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SCAMPER

Having trouble coming up with new ideas? Get thousands of ideas with one word. Try SCAMPER. In 1939 advertising executive Alex Osborn, “the father of brainstorming”, first proposed a set of nine strategies for creative thinking, seven of which were later rearranged by Bob Eberle into the mnemonic SCAMPER.

S   Substitute

C   Combine

A   Adapt

M   Modify

P   Put to Other Uses

E   Eliminate

R   Rearrange

What are the other two missing words?

Minify, which I like to think of as expand and contract or put another way reduce and enlarge.

Reverse, which I think is the most powerful tool of all. It’s typified by the 180 degree rule. Do the opposite.

The underlying assumption with SCAMPER is that new ideas are based on old ones. This may not always be the case, but often it is. To use SCAMPER, you have to start with something.

You can use SCAMPER as a list of questions that can be used to generate new ideas. Simply ask, “Can I ____ something?” inserting the words SCAMPER represents one at a time. Next, you might try using two words at a time. Later try three. Classically, the best solutions are the simplest, but not always.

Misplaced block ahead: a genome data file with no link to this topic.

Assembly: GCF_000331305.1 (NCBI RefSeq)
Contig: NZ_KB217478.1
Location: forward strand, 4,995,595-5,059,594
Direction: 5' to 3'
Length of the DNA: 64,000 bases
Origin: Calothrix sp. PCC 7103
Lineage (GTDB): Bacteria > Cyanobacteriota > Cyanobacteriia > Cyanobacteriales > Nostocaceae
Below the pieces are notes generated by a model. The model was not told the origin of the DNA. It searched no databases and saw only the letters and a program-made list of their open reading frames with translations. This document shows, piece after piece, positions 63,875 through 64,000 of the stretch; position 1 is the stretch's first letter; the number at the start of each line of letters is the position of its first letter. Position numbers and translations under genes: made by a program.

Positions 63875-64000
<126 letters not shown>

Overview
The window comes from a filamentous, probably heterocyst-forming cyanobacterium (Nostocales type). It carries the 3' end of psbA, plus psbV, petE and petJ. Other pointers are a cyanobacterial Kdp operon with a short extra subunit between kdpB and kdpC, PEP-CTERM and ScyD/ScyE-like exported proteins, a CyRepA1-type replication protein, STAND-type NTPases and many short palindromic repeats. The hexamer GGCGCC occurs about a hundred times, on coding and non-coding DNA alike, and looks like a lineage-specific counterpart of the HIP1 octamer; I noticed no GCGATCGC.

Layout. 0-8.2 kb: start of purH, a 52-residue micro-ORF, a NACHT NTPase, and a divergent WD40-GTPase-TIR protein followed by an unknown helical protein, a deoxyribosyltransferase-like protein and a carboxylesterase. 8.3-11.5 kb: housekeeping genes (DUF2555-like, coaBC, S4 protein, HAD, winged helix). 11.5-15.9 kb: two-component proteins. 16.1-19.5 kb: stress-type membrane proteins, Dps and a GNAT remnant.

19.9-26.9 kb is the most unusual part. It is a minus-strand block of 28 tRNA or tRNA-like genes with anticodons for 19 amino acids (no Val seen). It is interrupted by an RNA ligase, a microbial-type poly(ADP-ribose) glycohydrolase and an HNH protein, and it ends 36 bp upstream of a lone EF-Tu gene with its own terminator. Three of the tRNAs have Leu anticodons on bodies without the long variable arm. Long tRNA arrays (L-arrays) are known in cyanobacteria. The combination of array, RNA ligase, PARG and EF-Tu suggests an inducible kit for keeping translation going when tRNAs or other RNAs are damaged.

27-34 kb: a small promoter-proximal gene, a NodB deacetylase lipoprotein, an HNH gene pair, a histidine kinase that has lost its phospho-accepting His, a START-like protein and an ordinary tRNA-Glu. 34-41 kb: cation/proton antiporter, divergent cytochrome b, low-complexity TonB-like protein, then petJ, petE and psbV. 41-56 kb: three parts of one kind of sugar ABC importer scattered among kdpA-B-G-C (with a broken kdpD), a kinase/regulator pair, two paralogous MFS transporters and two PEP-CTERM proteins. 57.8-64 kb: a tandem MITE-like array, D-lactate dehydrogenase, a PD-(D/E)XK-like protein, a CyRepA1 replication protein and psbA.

Find over 20 creativity tips here.

Learn more in my workshops.

Spend A Little Extra Time

November 25, 2009 | 2 Comments |

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bosque2

Whenever you can, spend a little extra time before and/or after a workshop (or any business trip for that matter). You go to great places. You always want more time. You might want to see a location again. Or you might want to see a nearby location that you didn’t get to. Stimulating as groups can be, sometimes you want to work alone and at your own pace. There are so many reasons to spend a little extra time.

On the way back from my White Sands, New Mexico workshop my wife and I visited the Bosque Del Apache bird sanctuary. Every year this marsh is filled with Sand Hill Cranes, Snow Geese and countless other birds. They fill the sky at dawn. The sound of the waking birds is wonderful.

As you can tell, I’m no Arthur Morris (one of the world’s premiere bird photographers). I hear he was at the Bosque at the same time I was.

Find out about my 2010 White Sands Workshop here.
Find out about my Illuminating Creativity field workshops here.

walkinginwhitesands1walkinginwhitesands

Photography is my favorite form of exercise. Sometimes you walk a lot. Sometimes you walk in challenging terrain. I love walking in dunes. It’s great exercise. Low impact. Lots of climbing. You lose your breath by the time you reach the top of a dune. But you’re so excited to make the next photograph, you forget about it. By the time you’re finished making the photograph, you’ve got your breath back. There must be another great picture just over the next dune. So you keep walking further. Just when you think you’re finished, you turn around and realize you get to do it all over again on the way back.

Find out about my field workshops here.

Stay tuned for more 2010 workshop dates.